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  • erica - 3 weeks ago
    "Decision Science" was the name of my least favorite class in business school. It was all about how to build Excel spreadsheets. I'm happy this article redefined the phrase for me.

    I spent the beginning of my life not really having to make any decisions. I followed a predetermined course: preschool, elementary school, middle and high school, college. My decisions were just details: how much effort to put into academics, whether to go to all girls school, whether to leave California for college. I have made decisions as I've gotten older - what to do for work, where to live, whether to go to grad school, who to choose as a partner - but these didn't always feel very decisive.

    This is so true for me: "Yet it’s our unexplored options that haunt us."
  • jlcipriani - 4 weeks ago
    I liked this a lot. It felt very true to me about how decisions are made. The aspiration part of decision making is like making a vision board and taking actions in support of those visions - where the actions are not necessarily enjoyable in the short run- but are believed to be beneficial at creating a better, more satisfying future life and/or version of one’s self.

    I find making small decisions easy- because the consequences of such decisions are often easy to see and are low risk. Larger decisons are often paralyzing for me because I both see so many potential consequences for myself and others - and because I am vividly aware that there are multiple consequences that I cannot imagine.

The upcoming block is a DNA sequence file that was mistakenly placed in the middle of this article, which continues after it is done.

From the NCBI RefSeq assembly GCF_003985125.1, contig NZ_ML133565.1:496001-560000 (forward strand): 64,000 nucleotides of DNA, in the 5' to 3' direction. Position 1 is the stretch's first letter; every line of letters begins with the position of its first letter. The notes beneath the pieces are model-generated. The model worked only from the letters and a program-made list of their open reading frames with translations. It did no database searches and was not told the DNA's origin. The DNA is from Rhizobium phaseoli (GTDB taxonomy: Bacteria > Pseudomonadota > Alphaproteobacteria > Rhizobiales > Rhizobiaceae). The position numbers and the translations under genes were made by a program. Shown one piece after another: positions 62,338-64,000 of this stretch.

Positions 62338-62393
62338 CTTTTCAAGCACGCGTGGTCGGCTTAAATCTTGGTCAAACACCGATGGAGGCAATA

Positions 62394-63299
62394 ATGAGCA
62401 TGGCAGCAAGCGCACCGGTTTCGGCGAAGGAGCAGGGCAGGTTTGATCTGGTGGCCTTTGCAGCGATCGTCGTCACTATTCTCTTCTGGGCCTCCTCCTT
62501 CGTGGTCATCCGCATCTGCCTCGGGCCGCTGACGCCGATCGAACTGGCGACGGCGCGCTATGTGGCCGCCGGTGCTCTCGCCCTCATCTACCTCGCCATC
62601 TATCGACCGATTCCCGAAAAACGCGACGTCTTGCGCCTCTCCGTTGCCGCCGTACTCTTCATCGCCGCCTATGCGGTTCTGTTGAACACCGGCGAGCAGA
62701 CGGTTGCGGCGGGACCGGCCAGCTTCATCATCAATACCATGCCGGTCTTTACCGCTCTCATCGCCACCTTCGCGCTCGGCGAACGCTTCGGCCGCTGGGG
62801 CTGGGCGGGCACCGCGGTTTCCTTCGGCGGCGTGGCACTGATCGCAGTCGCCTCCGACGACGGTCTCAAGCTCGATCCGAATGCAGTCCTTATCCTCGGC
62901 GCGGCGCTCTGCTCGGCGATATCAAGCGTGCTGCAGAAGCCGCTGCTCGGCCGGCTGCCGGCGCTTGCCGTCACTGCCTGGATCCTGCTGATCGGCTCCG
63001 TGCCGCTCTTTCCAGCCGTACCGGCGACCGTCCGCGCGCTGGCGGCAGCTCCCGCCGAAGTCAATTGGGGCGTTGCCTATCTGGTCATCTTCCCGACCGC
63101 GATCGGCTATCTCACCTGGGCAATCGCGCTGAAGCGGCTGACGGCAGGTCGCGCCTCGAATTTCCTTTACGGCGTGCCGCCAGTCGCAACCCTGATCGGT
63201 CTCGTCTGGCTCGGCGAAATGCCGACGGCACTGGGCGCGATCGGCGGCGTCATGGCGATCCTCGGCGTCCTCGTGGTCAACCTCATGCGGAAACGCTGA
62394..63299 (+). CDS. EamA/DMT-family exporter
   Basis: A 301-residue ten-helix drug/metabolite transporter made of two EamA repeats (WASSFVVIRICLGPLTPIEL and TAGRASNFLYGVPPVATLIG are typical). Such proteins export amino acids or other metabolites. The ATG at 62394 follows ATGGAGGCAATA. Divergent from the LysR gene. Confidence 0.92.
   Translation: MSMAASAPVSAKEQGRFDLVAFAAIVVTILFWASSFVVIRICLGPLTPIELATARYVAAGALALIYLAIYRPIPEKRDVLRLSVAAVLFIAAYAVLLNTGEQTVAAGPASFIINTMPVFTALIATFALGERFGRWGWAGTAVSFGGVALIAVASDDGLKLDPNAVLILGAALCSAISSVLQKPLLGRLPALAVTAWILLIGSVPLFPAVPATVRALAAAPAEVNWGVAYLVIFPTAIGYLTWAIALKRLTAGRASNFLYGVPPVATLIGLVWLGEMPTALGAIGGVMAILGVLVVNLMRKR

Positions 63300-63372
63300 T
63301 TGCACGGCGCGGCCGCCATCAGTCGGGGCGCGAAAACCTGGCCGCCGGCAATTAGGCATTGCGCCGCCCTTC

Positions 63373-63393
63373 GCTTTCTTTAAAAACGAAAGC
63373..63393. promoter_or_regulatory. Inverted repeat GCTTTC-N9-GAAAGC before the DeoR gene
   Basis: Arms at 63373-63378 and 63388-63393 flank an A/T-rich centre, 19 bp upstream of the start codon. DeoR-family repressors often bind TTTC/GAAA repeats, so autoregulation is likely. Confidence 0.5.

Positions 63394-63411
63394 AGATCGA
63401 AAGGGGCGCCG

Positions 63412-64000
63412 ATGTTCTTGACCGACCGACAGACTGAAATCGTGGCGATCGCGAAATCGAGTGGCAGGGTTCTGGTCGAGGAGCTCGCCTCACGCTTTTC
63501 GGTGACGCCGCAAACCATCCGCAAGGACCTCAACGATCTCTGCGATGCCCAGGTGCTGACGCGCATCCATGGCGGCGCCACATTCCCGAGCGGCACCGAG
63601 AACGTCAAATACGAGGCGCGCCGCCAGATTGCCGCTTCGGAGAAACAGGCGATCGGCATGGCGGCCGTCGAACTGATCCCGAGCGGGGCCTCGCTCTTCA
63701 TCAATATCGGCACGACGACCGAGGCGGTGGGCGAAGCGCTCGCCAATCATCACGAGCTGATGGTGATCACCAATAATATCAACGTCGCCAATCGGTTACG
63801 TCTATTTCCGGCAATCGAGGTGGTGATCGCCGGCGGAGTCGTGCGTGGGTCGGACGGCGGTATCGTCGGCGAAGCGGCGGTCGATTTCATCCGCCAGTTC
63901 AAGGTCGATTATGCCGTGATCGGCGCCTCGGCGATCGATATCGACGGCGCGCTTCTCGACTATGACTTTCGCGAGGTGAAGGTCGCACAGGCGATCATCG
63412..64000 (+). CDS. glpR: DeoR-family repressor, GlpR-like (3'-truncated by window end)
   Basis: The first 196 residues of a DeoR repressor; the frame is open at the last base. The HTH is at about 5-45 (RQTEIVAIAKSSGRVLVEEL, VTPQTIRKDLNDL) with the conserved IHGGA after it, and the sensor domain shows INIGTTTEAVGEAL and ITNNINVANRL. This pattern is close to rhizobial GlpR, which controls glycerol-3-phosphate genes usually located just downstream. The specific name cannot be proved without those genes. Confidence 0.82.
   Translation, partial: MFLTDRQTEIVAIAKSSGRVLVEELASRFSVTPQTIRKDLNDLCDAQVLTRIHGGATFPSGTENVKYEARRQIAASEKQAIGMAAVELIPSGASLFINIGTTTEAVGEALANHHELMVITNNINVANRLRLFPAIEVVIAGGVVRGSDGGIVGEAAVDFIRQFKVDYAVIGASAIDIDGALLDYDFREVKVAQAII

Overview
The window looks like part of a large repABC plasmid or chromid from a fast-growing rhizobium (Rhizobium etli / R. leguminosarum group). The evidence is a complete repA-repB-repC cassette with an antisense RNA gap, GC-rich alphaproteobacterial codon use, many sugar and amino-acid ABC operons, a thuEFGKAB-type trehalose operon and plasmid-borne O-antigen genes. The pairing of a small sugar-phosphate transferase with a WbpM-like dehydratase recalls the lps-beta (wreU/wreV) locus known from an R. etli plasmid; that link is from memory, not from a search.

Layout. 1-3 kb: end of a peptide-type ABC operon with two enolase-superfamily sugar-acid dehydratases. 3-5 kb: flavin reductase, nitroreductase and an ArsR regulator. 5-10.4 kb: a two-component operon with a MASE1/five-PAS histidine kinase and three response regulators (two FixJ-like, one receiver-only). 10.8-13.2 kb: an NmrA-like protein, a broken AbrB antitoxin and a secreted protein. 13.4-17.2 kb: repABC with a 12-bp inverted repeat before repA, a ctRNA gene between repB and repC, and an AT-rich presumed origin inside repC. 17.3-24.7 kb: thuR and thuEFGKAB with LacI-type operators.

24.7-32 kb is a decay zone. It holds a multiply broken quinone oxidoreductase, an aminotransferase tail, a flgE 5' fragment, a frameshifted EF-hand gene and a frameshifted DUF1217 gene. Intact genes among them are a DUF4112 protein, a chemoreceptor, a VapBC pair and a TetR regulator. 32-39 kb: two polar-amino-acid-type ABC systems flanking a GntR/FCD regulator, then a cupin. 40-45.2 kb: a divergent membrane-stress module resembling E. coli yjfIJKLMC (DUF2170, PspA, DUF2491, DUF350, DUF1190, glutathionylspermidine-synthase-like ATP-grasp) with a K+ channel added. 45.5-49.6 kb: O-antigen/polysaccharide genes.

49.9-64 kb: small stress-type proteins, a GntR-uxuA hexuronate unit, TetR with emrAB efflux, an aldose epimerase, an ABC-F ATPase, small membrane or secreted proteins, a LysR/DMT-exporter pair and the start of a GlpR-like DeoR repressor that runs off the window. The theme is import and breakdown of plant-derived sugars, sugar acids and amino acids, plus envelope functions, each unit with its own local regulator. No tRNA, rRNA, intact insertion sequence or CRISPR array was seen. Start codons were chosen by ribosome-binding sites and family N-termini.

It is a complete cliche - but not actively making a decision actually is making a decision - it is opting for the status quo- but it is also choosing to allow event to unfold and move your life without attempting to steer - a risky path- but not always a negative one.

    The best and most important change I ever made - becoming a mother- was more acceptance of the outcome of ignorance (there are no residual effects of ingesting birth control pills last month) and being in circumstances that didn’t militate strongly in favor of termination (recently married, working a job I hated, law school deferment easily gained) and a sense of unexpected adventure - like someone offering me a free flight to Tanzania. And from that collection of half thoughts- three new people came into being - my daughter, my husband as father and myself as mother.
  • bill - 1 month ago
    Overall: 7 out of 10.
    **But the first paragraph is a 10 out of 10.**

    This is extraordinarily dense. Several times I had to stop and remind myself what ‘aspiring’ meant. I’m still not sure I get it.

    Parts of this felt like drowning in a giant metaphor. The telling of the birth story was incredible, but I yanked a point for the overly sappy ending.

    >> “Looking back on his decision, Johnson can at least feel confident that he made one.”

    That was powerful. Decisions are never wrong. Not making them always is.